Book Review :: The Guilty

The Guilty (Will Robie, #4)The Guilty by David Baldacci
My rating: 3 of 5 stars

This review was first published in The Hans India

Baldacci’s most popular character so far, Will Robie’s assassinating days are on the line after a screw up at a mission—now he “needs” to go home, which he abandoned 20 years ago but, this is far from a homecoming

Assassinating the past
David Baldacci takes the high profile assassin, Will Robie to a rusty, rural town Cantrell, Mississippi in ‘The Guilty’.This is the fourth Will Robie story and unlike the first three, Will’s role is different in this.

One of the most valuable “assets” for the US government, CIA’s star assassin Will Robie makes a blooper in his latest mission. In killing a target overseas, he accidentally kills the target’s daughter and Will loses his game. After he touches base in the US, Blue Man (his boss) informs Will that his estranged father has been arrested for murder and Will “needs” to return home (after twenty plus years) because, obviously what else would fix him?

Secret agents and snipers with daddy issues hitting back home just before their mid-life crisis to “face their past”; could this be anymore cliché? Regardless, Baldacci makes it work what with Will’s likeable personality and demeanour.

Twenty years change a lot, even a small town like Cantrell. For one, Will’s father, once a second-rate lawyer, is now the county judge with a mansion for a house and a young new wife, Victoria and two-year-old, Tyler.The man his father is accused of killing is a “lowlife” named Sherman Clancy, who comes to wealth in mysterious happenings. There’s a sadistic and misogynistic preacher, who calls his three rebellious daughters as sluts; two of whom end up murdered. And, a lingering wound is opened up by the absence of the Barksdale family whose daughter, Laura was Will’s childhood sweetheart; Will believes that she could have been the one.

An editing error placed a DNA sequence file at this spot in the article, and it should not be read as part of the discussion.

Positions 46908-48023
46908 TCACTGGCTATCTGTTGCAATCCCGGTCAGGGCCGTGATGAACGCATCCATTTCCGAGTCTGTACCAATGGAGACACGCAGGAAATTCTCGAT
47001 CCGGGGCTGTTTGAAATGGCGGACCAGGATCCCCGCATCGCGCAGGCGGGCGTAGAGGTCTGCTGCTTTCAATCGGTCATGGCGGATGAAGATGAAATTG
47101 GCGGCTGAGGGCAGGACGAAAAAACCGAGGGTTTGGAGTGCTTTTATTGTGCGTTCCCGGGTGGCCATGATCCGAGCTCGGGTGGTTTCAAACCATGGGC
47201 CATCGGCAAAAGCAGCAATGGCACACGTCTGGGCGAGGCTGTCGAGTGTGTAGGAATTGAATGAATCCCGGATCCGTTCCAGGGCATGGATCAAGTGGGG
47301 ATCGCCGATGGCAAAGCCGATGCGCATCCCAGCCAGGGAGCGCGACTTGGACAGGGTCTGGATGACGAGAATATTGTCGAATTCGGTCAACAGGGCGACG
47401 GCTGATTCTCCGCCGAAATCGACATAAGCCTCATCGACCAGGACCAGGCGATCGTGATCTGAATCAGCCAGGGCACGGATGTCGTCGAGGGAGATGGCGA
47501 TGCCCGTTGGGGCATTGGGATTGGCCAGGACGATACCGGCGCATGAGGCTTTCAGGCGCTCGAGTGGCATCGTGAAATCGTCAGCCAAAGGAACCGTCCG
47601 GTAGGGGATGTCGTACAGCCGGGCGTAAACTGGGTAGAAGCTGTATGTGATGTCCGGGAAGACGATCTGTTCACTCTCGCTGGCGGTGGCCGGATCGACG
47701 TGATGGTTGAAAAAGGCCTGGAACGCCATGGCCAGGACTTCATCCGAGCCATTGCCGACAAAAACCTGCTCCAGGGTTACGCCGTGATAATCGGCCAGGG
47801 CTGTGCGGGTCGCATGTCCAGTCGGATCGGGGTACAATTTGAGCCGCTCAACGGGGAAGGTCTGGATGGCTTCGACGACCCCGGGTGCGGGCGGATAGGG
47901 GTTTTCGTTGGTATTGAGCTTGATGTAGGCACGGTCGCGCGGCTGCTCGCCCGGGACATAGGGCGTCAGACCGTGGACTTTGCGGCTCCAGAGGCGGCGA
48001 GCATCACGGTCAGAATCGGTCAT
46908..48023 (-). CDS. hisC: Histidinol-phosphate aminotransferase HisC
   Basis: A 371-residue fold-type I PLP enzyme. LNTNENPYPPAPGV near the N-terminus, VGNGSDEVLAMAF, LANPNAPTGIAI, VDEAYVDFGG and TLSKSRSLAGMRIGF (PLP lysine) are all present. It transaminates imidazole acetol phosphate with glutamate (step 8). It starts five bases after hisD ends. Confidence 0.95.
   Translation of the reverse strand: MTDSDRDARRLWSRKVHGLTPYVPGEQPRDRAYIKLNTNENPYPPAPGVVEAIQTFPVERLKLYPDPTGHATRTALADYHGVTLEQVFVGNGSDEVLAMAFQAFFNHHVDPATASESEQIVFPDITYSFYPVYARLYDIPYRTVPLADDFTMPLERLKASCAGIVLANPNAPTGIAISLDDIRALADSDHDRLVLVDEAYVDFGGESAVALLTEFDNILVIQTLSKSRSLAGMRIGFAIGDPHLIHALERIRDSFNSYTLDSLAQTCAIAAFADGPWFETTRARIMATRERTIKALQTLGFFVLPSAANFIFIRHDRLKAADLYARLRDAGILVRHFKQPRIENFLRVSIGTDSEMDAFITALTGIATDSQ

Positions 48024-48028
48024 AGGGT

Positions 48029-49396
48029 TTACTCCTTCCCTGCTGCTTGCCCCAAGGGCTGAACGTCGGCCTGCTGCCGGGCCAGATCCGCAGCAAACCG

Rural, small towns in the South Gulf Coast have their own rules and soon, things turns into a terrible homecoming for Will. He is unwelcome; sinister things are happening, the FBI shows up with a serial killer angle and amidst the ruckus, the no-nonsense, all steel, Jessica Reel (his professional partner first introduced in ‘The Hit’) shows up and helps Will, who is trying to save his father by tracking down the real killer.

The setting is apt, characters are real and the robust town is as sinister as it gets in the south; the turn of every page is packed with action, with wonderful prose taking Jessica and Will to mortal peril. Here’s the thing though,assassins are not detectives. Now, Will Robie is all things amazing and capable but, he is not a spy. Neither is Jessica Reel. If they were, the CIA would have hired them as one. Therefore, the duo’s approach to solving a murder mystery is amateur in spite of their action game being on point. Full points to Baldacci for making it an authentically bad mystery novel, because, again, assassins are not detectives and take note, this is not bad writing.

The problem with the book is that it even though it starts off well; it ends on a low note. In addition, too many abusive, clichéd subplots dilute the intensity of the book’s purpose. Adding to that is the lame double-twist climax, which isn’t all surprising (if you’re a mystery novel fan) because you will have guessed the culprit long before Will.

This is Baldacci indulging his creations so let’s let the author have his fun. Readers will learn more about what makes Robie tick and as Baldacci himself has said in the note to the readers before the book begins, “He (Will Robie) may be highly trained and superbly fit and excel at what he does, but Robie is not infallible. And he has emotions just like anyone else.”

Baldacci has revealed to the coming of more Will Robie books. It would be interesting to see what comes next after Robie’s phase of ‘facing the demons of the past’ is done for good.

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